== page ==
Vendor Regulators Spark Fiery Incident

By Gao Ling, Epoch Times
September 9, 2007 Updated: September 9, 2007

In China's large cities, conflicts between small vendors and City Comprehensive Administrations (CCA) are a common scene where onlookers are even beaten.

On September 4, CCA guards in Chongqing City, Sichuan Province triggered a clash between the CCA and more than 2,000 locals when they attacked a BBQ stall vendor and onlookers. A CCA vehicle was burned and traffic was snarled.

Local residents revealed that at about 7:00 p.m. on September 4, some barbecue stalls in Chongqing City were destroyed by local CCA security guards, which caused a conflict. The guards used a pepper spray directed at the eyes of a vendor. However, after the incident was reported to police, they came only to remove the vendors, and beat passersby who voiced their disapproval. The incident deteriorated and the scene became more and more violent. The conflict between police and local residents was deadlocked. More than 2,000 people gathered, causing a traffic jam.

Chongching incident onlookers. (
Chongching incident onlookers. (
Chongching public unrest. (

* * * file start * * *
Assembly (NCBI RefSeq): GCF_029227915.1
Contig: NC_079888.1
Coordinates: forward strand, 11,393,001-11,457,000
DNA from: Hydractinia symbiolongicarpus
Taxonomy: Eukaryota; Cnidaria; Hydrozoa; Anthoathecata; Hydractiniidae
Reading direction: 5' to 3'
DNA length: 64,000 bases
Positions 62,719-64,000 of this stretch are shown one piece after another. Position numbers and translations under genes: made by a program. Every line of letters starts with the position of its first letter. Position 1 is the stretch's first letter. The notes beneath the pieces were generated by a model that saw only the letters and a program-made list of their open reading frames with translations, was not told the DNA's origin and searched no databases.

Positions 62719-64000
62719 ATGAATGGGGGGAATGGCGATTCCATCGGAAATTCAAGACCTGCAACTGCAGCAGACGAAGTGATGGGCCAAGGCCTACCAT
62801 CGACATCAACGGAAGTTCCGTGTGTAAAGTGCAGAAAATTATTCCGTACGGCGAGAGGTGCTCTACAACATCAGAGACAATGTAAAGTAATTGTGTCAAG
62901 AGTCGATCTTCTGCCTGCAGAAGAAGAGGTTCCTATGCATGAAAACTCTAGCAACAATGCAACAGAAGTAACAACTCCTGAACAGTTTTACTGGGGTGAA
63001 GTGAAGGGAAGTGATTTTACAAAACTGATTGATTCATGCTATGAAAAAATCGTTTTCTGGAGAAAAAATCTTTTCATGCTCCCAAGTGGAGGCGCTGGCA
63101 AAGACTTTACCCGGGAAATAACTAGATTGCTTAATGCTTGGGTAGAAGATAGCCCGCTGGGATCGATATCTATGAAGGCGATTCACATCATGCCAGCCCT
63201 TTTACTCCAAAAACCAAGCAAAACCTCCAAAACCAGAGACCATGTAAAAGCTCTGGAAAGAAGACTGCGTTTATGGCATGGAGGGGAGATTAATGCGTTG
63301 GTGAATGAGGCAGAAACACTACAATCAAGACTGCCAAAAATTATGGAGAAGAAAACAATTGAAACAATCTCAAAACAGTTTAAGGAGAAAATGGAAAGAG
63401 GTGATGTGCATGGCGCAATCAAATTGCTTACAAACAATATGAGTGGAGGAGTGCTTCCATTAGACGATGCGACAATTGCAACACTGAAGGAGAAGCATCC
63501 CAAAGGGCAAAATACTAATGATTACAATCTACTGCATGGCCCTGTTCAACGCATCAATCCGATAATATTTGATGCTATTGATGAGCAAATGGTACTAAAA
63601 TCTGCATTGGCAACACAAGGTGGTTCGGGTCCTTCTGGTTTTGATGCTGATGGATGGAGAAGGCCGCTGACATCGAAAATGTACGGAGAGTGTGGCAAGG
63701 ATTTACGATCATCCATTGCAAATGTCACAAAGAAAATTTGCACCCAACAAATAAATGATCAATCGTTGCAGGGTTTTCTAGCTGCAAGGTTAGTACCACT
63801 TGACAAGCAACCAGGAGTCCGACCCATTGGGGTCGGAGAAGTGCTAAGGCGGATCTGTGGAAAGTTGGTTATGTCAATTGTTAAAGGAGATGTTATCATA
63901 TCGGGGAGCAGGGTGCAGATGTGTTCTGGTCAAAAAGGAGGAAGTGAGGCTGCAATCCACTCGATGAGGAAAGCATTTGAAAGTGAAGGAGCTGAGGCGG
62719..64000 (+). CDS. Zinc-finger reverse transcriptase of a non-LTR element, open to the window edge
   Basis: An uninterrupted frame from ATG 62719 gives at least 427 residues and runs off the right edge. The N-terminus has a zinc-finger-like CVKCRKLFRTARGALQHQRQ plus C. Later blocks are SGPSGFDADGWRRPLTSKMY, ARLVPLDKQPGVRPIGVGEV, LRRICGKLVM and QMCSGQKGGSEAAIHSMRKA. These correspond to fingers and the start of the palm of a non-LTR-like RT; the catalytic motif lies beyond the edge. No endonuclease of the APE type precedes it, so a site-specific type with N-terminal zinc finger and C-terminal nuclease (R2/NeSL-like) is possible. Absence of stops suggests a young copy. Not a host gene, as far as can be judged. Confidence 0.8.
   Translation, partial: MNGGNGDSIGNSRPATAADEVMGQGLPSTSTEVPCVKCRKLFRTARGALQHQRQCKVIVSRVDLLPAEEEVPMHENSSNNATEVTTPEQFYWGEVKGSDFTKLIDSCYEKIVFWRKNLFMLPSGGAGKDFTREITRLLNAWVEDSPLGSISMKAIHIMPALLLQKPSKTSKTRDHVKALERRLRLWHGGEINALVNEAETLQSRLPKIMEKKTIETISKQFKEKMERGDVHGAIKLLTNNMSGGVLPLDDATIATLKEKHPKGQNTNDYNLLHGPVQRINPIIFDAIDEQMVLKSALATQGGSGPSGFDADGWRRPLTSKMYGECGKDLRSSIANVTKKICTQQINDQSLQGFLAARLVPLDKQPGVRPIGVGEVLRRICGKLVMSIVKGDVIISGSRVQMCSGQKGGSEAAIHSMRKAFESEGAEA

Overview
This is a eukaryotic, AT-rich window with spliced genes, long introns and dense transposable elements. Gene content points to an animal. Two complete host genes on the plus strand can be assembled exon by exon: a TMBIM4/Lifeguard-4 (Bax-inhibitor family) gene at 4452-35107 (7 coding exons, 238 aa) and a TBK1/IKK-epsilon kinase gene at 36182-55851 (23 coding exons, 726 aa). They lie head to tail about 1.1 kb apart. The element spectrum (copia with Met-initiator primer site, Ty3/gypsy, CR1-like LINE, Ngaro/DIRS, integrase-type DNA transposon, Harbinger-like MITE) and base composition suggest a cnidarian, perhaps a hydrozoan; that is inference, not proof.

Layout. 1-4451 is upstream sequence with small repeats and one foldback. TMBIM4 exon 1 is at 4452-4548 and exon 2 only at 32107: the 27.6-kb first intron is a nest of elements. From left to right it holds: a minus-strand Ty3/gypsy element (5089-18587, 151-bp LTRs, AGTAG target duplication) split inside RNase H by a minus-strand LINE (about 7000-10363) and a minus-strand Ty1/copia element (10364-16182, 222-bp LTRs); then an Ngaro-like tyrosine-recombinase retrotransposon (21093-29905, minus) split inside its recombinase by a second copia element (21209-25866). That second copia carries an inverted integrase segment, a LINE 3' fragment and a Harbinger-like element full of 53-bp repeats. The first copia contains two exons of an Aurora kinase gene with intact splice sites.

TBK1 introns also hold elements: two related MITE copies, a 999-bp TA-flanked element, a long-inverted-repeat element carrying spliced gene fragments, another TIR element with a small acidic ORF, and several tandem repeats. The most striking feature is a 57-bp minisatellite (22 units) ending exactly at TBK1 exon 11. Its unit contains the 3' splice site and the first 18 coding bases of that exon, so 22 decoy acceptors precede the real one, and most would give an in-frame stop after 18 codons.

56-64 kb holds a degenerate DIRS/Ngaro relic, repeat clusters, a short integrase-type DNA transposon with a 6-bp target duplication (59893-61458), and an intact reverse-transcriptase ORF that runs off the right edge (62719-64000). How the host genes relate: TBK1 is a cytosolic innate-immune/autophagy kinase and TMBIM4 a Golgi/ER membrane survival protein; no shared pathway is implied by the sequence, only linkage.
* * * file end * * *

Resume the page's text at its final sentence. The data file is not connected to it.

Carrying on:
Chongching public unrest. (

At about 11:00p.m. the CCA guards attempted to escape by driving through the crowd, so the situation became more chaotic. Then, angry locals overturned the vehicle and set it ablaze. Some residents reported hearing an explosion, and saw flames and smoke. The incident site was in turmoil. Afterwards, authorities sent a large number of anti-riot police to the location. The scene was not completely cleared until 7:00 a.m. the next morning.

After the incident, witnesses uploaded information including photos, and videos of the incident on the Internet; but it was all soon removed by Chongqing authorities.

According to statistics from the Chinese Communist regime, group incidents in China increased from 10,000 to 60,000 between 1993 and 2006. There have been more than 80,000 incidents reported so far in 2007. There are daily clashes with authorities in China where more than 200 people are involved. In rural areas, most conflicts that end in violence stem from unjust land requisitioning and law enforcement of birth control. In cities, conflicts are caused by forced evictions and relocation, law enforcement with violence, and the bias of the judiciary. Most complaints are related to corruption and heavy handed law enforcement by local government officials and judges.